Journal Articles

Publication Date



Journal of the American Heart Association


Background Hypertension remains one of the most important, modifiable cardiovascular risk factors. Yet, the largest minority ethnic group (Hispanics/Latinos) often have different health outcomes and behavior, making hypertension management more difficult. We explored the effects of an American Heart Association-sponsored population health intervention aimed at modifying behavior of Latinos living in Texas. Methods and Results We enrolled 8071 patients, and 5714 (65.7%) completed the 90-day program (58.5 years ±11.7; 59% female) from July 2016 to June 2018. Navigators identified patients with risk factors; initial and final blood pressure ( BP ) readings were performed in the physician's office; and interim home measurements were recorded telephonically. The intervention incorporated home BP monitoring, fitness and nutritional counseling, and regular follow-up. Primary outcomes were change in systolic BP and health-related quality of life. Using a univariate paired-samples pre-post design, we found an average 5.5% (7.6-mm Hg) improvement in systolic BP (139.1 versus 131.5, t=10.32, P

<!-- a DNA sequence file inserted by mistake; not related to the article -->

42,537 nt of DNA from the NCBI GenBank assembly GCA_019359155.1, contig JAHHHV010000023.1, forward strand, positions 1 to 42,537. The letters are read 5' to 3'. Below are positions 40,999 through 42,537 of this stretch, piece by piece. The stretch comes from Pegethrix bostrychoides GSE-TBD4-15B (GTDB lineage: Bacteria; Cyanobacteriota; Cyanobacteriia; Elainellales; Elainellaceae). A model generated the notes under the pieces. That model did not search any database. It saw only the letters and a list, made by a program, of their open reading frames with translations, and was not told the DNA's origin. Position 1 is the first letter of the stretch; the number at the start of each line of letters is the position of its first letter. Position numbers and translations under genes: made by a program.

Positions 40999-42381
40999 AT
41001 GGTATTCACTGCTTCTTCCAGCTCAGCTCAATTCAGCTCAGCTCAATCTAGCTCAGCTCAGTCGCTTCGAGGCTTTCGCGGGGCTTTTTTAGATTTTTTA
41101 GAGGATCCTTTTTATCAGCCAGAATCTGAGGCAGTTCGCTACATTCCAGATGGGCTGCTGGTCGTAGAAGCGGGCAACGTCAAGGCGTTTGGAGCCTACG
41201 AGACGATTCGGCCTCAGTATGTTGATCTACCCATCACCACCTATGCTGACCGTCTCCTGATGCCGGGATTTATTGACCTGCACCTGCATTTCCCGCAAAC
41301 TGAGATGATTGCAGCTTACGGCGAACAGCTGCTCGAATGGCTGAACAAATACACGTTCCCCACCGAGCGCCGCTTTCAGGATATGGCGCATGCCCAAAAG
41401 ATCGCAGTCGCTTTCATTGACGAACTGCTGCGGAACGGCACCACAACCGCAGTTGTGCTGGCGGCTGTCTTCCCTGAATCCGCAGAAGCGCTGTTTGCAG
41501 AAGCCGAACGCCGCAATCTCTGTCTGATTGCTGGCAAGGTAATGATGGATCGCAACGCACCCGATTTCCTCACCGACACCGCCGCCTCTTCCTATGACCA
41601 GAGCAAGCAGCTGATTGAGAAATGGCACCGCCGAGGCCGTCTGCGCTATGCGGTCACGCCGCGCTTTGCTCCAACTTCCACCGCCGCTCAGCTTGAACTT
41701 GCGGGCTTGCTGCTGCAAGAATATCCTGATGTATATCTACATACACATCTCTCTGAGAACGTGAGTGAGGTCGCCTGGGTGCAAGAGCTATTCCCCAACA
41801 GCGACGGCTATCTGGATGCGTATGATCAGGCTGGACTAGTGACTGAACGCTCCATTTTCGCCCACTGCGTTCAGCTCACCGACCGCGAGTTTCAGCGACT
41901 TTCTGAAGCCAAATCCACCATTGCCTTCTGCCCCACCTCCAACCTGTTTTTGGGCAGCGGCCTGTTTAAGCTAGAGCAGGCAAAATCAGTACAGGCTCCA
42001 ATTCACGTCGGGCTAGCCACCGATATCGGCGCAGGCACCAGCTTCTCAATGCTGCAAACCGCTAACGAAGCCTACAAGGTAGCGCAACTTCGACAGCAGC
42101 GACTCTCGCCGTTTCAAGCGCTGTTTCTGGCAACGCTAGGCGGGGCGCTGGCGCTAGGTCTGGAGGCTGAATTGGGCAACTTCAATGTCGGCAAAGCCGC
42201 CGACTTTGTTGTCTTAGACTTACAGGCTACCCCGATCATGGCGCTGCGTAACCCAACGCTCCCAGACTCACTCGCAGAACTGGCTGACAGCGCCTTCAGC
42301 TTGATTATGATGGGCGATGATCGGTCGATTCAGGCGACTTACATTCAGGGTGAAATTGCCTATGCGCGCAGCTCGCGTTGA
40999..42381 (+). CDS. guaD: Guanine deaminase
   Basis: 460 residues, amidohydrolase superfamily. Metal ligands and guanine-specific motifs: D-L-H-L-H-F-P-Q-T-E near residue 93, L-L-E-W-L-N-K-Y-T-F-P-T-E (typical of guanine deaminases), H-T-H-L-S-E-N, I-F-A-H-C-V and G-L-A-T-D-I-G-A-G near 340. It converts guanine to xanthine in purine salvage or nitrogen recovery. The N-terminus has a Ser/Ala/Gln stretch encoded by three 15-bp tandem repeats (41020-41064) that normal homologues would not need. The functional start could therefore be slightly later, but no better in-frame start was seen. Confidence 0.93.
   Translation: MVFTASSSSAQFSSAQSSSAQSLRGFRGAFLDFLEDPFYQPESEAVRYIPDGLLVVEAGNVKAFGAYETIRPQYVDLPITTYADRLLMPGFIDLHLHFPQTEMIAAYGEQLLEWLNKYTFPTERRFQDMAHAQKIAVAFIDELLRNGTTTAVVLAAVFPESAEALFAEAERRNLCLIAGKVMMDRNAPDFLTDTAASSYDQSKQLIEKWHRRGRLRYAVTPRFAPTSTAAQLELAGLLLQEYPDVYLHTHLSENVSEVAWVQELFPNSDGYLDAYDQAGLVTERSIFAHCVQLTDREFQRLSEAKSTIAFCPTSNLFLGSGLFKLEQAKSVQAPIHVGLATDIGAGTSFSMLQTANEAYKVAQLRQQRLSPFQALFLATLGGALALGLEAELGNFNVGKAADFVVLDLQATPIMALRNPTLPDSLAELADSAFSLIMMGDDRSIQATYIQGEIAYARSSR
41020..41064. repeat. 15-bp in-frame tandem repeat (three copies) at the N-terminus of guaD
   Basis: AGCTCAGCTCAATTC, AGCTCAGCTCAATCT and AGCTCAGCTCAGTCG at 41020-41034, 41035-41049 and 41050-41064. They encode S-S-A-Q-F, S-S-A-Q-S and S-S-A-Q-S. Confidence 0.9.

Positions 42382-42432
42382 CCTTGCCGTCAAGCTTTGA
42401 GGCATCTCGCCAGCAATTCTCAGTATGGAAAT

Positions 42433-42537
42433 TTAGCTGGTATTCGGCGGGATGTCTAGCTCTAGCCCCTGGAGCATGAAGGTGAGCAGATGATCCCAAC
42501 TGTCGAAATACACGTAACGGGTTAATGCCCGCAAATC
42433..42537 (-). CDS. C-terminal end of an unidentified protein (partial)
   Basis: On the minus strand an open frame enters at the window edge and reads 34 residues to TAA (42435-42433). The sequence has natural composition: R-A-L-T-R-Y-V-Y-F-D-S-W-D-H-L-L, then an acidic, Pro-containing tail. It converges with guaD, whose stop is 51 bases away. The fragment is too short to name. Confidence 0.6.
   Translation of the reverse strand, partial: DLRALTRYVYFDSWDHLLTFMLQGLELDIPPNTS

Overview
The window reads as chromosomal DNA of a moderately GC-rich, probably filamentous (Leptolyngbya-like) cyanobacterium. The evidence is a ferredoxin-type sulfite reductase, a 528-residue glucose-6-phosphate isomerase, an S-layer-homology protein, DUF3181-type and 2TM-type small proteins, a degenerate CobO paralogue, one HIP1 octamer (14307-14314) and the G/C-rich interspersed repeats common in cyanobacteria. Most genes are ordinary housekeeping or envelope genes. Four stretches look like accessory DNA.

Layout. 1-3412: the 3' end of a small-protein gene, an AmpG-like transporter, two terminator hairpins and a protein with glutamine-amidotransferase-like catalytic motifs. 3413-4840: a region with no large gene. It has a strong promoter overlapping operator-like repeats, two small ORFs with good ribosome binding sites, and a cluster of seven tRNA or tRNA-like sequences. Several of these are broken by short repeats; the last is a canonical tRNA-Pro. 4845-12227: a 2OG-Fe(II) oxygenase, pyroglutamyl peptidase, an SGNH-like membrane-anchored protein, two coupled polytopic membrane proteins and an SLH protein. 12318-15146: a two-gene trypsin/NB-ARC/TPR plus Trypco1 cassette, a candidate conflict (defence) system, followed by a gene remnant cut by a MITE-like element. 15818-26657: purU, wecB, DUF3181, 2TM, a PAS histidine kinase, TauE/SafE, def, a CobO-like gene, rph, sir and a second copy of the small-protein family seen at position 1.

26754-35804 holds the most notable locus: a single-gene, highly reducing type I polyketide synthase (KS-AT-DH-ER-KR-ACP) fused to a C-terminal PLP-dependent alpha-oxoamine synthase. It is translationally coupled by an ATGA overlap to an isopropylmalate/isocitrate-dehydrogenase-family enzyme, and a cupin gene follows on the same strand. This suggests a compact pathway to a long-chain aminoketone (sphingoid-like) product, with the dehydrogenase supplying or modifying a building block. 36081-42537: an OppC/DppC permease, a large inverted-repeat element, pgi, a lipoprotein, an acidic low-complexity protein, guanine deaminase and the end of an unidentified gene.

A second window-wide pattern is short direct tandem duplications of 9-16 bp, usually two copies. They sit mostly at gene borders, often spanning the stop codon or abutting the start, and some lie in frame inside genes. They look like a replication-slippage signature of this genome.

Behavior Therapy, Female, Hispanic or Latino, Humans, Hypertension, Male, Middle Aged, Public Health, Texas



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